From the old English, hoar frost evokes the hairy, beard-like frost that grows upon trees and other outdoor objects when the combination of temperature and humidity crystalize ice in a white, icy fuzz on all the surfaces of the world.
It is a kind of magical scene, assuming it is not too cold to be outside.
The dog and I felt compelled to walk for over an hour through this wintery wonderland.
If you thought it was magic walking through a gentle snowfall in the evening, with the flakes drifting through the air all around you and in every direction like stars descending slowly through the spaces and places, try instead walking through a winter forest the morning after a fog when the hoar frost covers literally every branch with a frozen crystalline twinkle.
To reach out an touch the delicate ice is to destroy it, either shattering or melting it into nothingness, back to dusty snow or a drop of cold dew on your fingertip.
And as the sun reaches into the sky, the apricity sublimates it back into the atmosphere, like fairy dust returning to the magical source, suddenly and subtly gone without explanation. The fungal-like growth slinks back into whence it came.
To walk between and under trees covered in hoar frost is to feel the deep cold of mid-winter with your eyes and to understand the power of nature to decorate itself in such a visualization of the weather.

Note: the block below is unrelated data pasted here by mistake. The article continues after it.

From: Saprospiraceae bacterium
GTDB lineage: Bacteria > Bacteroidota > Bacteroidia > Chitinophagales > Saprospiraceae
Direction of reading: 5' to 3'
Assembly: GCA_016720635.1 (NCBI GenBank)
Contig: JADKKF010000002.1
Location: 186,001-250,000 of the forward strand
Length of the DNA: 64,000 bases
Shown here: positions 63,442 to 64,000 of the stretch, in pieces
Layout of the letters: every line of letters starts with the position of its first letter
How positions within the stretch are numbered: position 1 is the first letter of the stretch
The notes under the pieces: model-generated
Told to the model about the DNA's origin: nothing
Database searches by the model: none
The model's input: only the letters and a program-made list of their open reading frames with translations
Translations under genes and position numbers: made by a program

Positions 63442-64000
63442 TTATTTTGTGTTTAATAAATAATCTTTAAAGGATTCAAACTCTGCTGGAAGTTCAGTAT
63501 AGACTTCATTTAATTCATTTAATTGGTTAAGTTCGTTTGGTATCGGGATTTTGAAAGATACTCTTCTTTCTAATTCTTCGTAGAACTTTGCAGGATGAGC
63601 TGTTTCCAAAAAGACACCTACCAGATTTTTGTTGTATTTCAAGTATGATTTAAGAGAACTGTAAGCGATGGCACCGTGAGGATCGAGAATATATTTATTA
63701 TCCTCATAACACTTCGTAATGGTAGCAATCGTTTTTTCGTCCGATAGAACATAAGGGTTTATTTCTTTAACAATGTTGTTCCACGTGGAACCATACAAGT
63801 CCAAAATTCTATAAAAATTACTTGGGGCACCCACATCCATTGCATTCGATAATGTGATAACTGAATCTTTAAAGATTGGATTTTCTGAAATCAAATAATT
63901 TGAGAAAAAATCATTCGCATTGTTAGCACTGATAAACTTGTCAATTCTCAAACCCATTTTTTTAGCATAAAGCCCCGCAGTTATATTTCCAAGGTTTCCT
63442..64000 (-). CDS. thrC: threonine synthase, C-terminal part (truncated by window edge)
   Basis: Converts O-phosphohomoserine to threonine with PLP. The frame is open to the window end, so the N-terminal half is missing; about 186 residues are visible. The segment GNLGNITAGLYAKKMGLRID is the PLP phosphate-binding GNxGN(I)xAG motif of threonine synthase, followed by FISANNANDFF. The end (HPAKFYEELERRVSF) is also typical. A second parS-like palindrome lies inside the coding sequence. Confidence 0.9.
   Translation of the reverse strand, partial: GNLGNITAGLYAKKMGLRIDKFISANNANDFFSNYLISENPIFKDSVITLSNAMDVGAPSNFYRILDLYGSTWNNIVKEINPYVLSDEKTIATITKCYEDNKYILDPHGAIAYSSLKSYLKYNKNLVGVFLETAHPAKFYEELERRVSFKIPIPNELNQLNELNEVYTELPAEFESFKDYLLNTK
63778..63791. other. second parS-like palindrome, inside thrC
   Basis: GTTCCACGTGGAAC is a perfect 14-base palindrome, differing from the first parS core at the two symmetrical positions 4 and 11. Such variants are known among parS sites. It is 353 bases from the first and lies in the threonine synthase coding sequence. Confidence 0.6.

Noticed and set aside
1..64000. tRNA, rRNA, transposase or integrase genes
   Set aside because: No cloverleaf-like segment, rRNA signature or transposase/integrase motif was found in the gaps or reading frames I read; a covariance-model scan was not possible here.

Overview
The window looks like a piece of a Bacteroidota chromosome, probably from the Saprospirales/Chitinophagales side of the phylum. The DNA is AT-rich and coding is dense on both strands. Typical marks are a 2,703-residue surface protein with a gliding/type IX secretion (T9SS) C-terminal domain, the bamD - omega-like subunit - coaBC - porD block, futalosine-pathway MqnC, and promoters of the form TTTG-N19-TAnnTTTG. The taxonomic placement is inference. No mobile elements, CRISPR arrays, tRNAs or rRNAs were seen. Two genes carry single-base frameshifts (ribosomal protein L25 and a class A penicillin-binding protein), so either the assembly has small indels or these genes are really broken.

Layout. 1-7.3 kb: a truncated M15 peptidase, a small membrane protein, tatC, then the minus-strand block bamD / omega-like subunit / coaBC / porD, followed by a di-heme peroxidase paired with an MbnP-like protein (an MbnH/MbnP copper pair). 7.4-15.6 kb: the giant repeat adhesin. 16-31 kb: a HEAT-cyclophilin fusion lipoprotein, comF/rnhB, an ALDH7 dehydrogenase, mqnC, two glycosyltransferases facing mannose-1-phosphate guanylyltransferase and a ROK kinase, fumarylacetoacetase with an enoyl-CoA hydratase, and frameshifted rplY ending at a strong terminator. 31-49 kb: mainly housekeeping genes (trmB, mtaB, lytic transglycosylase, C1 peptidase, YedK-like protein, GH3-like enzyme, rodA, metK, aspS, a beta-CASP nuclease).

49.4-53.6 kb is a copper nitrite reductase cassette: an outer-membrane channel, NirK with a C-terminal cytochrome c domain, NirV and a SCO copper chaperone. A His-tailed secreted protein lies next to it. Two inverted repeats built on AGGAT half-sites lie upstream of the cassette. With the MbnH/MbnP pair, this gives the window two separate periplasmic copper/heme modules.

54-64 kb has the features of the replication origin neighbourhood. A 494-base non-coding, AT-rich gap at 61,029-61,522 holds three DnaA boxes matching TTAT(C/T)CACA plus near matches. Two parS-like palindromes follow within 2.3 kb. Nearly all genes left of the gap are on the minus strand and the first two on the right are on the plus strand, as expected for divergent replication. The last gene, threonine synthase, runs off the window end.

It’s hard to say whether dogs are philosophical observers of the universe around them, wondering at the world as it flits past their existential mindset … or if they are simply easily distracted.
I think I’d like to think it’s the former.
My dog and I go on three walks a day lately. This time last year, just as the snow was starting to fall, she was a two-month-old puppy and was limited to exploring the world on a short leash in the containment of our backyard.
A year later, and we’re touring the neighbourhood by foot with regularity, often meeting new people and new dogs, stopping to sniff virtually anything … well, she does most of the sniffing.
I’m not oblivious to the world around me, but after forty-five years something as mundane as a patch of grass sticking from the snow or a blue jay sitting on the branch of a tree is ordinary enough that I think my brain just naturally tunes it all out.
But not her.
Everything is a curiosity. Everything is worth stopping and savouring. If that’s not the definition of existential delight at the world … and if we can’t learn a even just little bit from that .. I don’t know what else there is to say.
I am not a poet, but a friend has inspired me to read more of it and think more critically about its place in the constellation of my creative pursuits. Occasionally, I’d like to post a poem here when inspiration strikes.
boundary demarcated by strict panels of hewn lumber set against remnant forest clinging to a river edge and traced between the trees a path serpentine cut through snow-covered scrub bracing a tizzy of birdsong against a distant whir of highway traffic muffled by branches reaching for sunlight bare in the january chill and traced between the trees footprints packing a temporary record into the snow recalling a moment or a hundred like it inspired to ignore one more boundary